Summer is hiking time, but summer also brings long, lazy days perfect for sitting outside and reading.

Here are some books that have intrigued, inspired, educated, astonished, amused or entertained GMC members.

Books about children and nature
Last Child in the Woods by Richard Louv – The author passionately describes a growing body of research pointing to the importance of nature for healthy child development.

A Natural Sense of Wonder by Rick Van Noy – A father’s essays about his attempts to get his children outdoors all year long.

Adventure stories that take place far from Vermont
Between a Rock and a Hard Place by Aron Ralston – Alone, unable to call for help, with his arm wedged between two large rocks, Ralston had to choose between survival and a part of his own body.

Breaking Trail: A Climbing Life by Arelene Blum – Not many women have been leaders on mountaineering expeditions on the world’s highest peaks. Blum led the American Women’s Himalayan Expedition up Annapurna, setting aside some of her own goals to support the efforts of her teammates.

Into Thin Air by John Krakauer – Gripping and unforgettable story of disaster on Mt. Everest.

Books that make us think about what we buy and own
Confessions of an Eco Sinner by Fred Pearce – The author researches the sources of the stuff he owns, with fascinating and disturbing results.

The Omnivore’s Dilemma: A Natural History of Four Meals by Michael Pollan – What environmental, ethical and health consequences can result from choosing food from industrial, large-scale, organic, local or personal food chains?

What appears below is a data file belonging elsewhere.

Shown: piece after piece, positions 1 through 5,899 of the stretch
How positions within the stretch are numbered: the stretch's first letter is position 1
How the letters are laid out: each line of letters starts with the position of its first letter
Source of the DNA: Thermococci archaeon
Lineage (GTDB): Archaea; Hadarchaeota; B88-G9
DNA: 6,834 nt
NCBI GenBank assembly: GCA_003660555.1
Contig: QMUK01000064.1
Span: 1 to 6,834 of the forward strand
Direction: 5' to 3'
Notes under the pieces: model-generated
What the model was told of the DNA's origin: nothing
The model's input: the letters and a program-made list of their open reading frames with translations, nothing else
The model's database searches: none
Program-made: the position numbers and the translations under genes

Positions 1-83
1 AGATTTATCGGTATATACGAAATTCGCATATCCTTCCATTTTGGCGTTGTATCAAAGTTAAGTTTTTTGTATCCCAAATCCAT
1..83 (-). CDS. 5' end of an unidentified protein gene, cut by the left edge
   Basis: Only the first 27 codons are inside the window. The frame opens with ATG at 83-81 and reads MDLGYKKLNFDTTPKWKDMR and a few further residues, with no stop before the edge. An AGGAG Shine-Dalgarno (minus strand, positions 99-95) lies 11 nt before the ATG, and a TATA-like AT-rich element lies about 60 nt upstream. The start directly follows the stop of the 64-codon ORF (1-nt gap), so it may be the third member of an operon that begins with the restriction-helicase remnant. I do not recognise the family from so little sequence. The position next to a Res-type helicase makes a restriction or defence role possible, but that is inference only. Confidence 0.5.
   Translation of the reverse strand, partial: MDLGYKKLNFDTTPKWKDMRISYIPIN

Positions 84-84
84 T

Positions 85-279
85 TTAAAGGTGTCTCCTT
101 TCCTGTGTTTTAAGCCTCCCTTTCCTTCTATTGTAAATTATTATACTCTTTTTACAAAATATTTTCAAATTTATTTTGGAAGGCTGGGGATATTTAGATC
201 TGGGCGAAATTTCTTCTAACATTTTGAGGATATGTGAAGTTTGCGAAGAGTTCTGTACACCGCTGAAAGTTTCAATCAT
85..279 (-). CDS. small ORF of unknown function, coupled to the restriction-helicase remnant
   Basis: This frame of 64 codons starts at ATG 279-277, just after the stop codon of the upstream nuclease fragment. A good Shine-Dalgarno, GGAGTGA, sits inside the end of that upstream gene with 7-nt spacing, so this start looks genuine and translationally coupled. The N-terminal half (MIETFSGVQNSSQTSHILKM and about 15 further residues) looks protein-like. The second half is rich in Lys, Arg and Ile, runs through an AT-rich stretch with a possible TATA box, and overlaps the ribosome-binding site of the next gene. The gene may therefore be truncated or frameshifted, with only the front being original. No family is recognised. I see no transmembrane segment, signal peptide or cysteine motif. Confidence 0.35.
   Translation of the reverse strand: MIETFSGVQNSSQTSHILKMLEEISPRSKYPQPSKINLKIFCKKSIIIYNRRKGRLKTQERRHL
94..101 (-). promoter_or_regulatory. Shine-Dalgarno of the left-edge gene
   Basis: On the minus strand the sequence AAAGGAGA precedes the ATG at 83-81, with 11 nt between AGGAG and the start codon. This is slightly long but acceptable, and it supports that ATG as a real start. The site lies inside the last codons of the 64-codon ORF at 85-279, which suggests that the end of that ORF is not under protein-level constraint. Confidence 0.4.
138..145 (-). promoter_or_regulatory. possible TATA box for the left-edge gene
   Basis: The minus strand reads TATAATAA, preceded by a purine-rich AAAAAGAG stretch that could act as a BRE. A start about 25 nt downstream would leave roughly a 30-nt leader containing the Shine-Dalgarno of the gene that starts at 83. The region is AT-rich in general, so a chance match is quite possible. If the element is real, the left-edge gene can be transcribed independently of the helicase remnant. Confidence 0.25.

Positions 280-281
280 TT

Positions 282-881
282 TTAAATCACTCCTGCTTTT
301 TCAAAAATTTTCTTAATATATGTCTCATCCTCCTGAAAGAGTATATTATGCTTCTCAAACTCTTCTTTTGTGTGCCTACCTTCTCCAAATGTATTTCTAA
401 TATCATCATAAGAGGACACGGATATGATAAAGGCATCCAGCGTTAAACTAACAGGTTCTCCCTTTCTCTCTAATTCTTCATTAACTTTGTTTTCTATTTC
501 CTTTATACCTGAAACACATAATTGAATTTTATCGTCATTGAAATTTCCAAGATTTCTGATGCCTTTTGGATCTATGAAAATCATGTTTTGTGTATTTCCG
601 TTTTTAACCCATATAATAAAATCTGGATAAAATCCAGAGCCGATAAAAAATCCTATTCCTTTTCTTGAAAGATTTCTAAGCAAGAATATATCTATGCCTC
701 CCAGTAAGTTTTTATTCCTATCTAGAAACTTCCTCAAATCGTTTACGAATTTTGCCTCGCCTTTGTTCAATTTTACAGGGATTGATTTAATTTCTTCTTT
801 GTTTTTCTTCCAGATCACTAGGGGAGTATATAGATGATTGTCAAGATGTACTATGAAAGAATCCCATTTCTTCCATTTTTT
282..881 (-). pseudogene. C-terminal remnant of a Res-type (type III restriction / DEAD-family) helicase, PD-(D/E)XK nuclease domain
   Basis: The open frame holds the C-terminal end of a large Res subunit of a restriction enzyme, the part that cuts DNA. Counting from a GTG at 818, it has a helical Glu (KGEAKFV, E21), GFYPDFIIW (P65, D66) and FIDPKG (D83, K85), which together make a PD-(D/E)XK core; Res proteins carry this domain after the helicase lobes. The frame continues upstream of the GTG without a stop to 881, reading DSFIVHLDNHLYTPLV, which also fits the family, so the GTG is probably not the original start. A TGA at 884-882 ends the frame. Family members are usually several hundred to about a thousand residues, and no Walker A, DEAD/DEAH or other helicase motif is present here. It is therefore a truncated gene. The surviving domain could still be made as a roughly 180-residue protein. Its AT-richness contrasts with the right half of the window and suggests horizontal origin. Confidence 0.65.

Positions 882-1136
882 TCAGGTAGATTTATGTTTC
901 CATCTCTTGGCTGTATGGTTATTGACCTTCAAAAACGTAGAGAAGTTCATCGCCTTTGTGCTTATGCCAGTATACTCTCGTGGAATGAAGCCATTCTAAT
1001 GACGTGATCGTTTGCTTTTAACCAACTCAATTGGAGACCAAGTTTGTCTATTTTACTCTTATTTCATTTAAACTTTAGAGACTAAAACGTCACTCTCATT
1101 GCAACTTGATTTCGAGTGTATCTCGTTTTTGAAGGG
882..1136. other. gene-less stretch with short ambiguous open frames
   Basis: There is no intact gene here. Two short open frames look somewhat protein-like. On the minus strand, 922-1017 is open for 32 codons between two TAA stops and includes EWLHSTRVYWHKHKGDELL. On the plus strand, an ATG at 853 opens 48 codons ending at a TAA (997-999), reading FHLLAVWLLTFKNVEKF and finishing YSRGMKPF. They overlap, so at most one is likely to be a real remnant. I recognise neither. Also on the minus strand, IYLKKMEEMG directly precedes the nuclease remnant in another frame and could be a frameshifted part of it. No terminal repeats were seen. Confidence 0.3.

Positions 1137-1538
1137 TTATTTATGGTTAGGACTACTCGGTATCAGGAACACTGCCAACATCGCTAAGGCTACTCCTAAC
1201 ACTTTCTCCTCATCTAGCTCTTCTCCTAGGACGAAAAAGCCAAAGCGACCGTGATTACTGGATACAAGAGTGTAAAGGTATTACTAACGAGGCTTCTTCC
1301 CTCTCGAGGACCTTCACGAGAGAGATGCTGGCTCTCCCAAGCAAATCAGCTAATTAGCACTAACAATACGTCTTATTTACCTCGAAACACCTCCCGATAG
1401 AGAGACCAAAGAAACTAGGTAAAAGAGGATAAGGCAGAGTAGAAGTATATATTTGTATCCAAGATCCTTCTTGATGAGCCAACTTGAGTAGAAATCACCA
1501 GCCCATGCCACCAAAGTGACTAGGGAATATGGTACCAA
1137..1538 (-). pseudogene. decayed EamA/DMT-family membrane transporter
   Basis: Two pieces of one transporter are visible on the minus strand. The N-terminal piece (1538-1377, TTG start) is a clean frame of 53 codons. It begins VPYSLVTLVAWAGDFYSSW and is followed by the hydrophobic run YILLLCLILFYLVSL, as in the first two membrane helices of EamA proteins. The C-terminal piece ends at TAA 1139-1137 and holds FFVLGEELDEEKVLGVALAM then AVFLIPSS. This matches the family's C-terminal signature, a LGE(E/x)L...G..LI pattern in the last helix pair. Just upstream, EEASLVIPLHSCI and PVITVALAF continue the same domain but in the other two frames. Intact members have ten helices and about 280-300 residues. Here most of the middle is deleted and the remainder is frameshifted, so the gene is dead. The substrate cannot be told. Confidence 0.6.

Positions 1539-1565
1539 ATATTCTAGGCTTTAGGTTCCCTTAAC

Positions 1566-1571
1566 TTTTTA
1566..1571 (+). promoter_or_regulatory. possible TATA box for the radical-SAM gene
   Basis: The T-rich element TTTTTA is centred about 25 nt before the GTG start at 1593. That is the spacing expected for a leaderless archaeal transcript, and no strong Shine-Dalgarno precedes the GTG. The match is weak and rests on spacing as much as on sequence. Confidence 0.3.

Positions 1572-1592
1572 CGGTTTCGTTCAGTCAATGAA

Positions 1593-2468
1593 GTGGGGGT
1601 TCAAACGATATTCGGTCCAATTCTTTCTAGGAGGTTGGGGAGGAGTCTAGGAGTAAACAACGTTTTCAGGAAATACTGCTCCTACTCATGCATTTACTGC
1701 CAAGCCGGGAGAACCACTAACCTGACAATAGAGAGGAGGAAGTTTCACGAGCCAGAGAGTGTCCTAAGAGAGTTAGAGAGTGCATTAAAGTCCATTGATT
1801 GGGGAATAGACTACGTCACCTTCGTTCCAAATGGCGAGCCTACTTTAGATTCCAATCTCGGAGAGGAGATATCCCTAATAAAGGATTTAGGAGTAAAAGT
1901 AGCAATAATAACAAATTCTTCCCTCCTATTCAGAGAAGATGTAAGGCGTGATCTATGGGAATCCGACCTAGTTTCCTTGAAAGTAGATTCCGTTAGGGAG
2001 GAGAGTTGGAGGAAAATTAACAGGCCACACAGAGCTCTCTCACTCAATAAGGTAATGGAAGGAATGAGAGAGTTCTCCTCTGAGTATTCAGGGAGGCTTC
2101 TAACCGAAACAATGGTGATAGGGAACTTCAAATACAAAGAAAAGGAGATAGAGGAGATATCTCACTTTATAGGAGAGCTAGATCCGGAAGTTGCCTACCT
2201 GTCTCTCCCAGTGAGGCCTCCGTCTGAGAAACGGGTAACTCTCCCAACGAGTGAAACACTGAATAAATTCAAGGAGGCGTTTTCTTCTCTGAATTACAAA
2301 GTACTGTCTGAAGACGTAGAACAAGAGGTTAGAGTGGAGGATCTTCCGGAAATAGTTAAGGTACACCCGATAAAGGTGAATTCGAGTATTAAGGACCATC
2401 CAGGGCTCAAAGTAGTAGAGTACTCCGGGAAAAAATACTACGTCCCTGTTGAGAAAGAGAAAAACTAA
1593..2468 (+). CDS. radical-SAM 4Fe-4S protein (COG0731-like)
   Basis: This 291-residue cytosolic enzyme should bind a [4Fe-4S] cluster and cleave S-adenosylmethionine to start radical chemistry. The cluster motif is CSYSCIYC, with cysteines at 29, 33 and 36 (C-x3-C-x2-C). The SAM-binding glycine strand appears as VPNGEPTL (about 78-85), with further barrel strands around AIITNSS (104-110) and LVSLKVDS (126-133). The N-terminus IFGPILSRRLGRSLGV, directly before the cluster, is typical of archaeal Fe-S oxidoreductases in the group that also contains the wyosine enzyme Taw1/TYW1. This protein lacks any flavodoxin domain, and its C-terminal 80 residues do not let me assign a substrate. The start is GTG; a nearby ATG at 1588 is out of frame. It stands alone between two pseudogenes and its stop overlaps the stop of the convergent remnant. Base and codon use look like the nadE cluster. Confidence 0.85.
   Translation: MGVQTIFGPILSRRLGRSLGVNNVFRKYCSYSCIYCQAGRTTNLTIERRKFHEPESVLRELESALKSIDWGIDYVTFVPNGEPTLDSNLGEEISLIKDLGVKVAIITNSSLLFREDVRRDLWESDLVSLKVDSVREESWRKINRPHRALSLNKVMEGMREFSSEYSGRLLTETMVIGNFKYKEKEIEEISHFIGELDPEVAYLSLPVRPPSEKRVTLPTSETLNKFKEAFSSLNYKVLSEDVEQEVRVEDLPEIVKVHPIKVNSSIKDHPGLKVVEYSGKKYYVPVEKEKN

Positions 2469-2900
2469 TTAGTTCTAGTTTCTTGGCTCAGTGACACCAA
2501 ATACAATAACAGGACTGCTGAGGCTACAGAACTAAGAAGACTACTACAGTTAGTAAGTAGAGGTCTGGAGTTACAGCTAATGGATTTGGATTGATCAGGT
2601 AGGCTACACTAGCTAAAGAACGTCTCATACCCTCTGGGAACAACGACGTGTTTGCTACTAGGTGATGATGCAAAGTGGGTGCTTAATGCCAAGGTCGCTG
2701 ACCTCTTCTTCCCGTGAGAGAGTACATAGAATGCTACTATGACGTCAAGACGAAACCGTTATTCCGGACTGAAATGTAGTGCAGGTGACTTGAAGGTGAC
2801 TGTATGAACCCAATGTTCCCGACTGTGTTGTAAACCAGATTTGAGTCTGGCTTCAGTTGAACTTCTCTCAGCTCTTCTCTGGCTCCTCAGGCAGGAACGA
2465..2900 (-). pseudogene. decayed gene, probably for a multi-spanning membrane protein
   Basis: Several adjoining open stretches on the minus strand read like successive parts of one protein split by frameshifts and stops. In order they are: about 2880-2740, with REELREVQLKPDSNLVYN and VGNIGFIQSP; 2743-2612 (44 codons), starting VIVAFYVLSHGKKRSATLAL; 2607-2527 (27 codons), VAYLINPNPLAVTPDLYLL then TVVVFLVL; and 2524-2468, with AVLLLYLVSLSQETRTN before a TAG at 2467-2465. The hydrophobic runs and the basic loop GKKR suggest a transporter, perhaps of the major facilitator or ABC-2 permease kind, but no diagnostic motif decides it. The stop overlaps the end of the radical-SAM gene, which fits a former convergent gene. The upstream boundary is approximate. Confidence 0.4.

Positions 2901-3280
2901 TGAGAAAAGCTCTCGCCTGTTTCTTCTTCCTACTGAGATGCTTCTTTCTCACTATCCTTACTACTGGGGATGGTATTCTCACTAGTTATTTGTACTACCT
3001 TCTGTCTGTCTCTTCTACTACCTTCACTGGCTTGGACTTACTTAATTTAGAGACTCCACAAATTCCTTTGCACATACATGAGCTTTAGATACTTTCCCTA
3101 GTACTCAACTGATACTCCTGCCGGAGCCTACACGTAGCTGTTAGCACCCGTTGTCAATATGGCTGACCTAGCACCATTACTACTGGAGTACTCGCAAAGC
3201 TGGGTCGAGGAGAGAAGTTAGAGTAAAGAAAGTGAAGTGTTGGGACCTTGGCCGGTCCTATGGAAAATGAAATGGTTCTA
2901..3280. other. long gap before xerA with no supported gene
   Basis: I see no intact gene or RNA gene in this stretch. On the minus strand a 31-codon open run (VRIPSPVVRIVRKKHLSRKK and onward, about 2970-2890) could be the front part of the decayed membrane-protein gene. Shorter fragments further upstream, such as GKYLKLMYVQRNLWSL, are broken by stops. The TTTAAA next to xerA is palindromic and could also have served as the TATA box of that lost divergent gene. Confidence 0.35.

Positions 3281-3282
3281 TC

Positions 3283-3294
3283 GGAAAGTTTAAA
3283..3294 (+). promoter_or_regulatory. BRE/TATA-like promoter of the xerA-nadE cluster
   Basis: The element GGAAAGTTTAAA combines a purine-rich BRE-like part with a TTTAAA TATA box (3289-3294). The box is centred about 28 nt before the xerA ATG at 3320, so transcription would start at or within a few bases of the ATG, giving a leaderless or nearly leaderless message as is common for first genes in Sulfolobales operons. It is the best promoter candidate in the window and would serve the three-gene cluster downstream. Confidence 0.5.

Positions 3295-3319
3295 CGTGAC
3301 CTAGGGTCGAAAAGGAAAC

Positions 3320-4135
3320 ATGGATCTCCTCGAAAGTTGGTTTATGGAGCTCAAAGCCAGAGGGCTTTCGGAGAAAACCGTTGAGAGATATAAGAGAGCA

Books about nearby mountains, hills and valleys
Not Without Peril by Nicholas Howe – 150 years of accidents, bad luck, bad timing and sometimes plain stupidity on the highest peaks of the White Mountains

The Woodswoman series by Anne LaBastille and We Took to the Woods by Louise Rich – LaBastille alone in the Adirondacks, and Rich with her family in the backwoods of Maine, built homes and made lives cut off from many things that modern Americans consider necessary.

Reading the Mountains of Home by John Elder – reflections on a full year’s hikes through forested uplands near Bristol, Vermont

Reading the Forested Landscape by Tom Wessels – After reading this book, you’ll never take a walk again without looking for evidence of Vermont’s geologic and human history.

A Walk in the Woods by Bill Bryson – Bryson’s trek on the Appalachian Trail is sometimes lyrical and often hysterical.

Tracking and the Art of Seeing by Paul Rezendes – science, spirituality and tons of information about animals we might encounter when we’re hiking

Also recommended – books by Bernd Heinrich, who taught at UVM until his recent retirement – including:

One Man’s Owl – touching and funny story about living with a Great Horned Owl

The Geese of Beaver Bog – takes place Hinesburg!

Winter World – How do tiny birds, tree frogs and other animals stay alive through the northern winter?

The Trees in My Forest

A Year in the Maine Woods

And finally, Shelter Adopter Kerstin Lange, who is profiled on the next page, recommends the following books for summer reading:

Dream of the Earth by Thomas Berry, and,

The Beginning Place by Ursula Le Guin